October 2017 Gulf Council Update

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The Gulf of Mexico Fishery Management Council met in Biloxi, Mississippi, October 2-5, 2017. The Council welcomed new member Phil Dyskow (FL) and returning member Dr. Bob Shipp (AL) to the Council. In addition, Dr. Greg Stunz (TX) was sworn in for an additional 3-year term. The Council re-elected Leann Bosarge as Council Chair and Johnny Green as Council Vice Chair for the upcoming year. The following is a brief summary of the Council’s actions:

Stock Assessment Schedule
The Council discussed the South East Data Assessment and Review (SEDAR) schedule, and concerns it has with the process. The Council directed staff to research stock assessment procedures that could serve as an alternative to the current stock assessment process conducted through SEDAR.

Spiny Lobster
The Council reviewed a draft Options Paper for Spiny Lobster Amendment 13 which considers making federal regulations for commercial spiny lobster bully netting consistent with regulations recently adopted by the State of Florida and allowing Florida to directly submit proposed spiny lobster regulations to National Marine Fisheries Service without requiring Council action. The Council elected to add actions to the document to maintain consistency with Florida regulations that would consider adding a bag limit for commercial divers and bully netters; requiring degradable panels in commercial spiny lobster traps; and defining artificial habitats. The Council will revisit an updated draft of the document at a future meeting.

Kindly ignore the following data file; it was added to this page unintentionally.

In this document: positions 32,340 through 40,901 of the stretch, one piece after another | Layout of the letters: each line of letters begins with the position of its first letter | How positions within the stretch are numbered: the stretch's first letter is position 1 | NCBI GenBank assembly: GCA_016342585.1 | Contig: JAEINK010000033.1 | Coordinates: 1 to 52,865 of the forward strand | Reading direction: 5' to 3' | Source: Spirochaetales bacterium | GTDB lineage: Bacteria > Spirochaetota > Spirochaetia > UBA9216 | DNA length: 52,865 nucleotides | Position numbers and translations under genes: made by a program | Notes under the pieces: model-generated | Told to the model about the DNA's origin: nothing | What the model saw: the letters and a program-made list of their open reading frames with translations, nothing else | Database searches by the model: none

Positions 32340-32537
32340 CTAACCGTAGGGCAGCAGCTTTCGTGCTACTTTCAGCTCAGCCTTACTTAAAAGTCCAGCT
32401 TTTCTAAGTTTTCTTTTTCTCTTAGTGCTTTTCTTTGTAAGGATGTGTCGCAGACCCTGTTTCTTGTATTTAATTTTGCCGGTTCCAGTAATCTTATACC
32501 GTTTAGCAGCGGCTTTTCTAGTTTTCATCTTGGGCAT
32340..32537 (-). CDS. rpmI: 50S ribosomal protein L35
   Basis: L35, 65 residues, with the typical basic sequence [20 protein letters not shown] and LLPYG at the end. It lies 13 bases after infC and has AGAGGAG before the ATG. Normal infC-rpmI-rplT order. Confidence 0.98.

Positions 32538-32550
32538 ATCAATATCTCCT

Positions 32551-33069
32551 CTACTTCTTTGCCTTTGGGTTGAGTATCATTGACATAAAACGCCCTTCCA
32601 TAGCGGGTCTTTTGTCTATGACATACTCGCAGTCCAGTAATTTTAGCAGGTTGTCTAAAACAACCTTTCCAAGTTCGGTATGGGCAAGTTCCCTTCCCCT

Coral/Habitat
The Council was presented with a Public Hearing Draft of Coral Amendment 9 which considers creating protections for 15 areas in the Gulf that are known to have an abundance of corals and/or coral diversity that makes them unique. The Council chose to move Actions that would incorporate octocorals into the Fishery Management Unit and establish management benchmarks to the ‘considered but rejected’ portion of the document. The Council selected to designate 23 new areas as Habitat Areas of Particular Concern; 15 of these areas were recommended to have associated fishing regulations.  One of the 15 areas recommended to have regulations is an expanded area of Pulley Ridge; the preferred alternative for Pulley Ridge would have bottom tending gear regulations, but would allow bottom-longlining in the expanded area. The Council also selected a preferred alternative that would prohibit dredging in all existing HAPCs that have fishing regulations. The Council plans to host a webinar and in person public hearings in the following locations before taking final action on this document: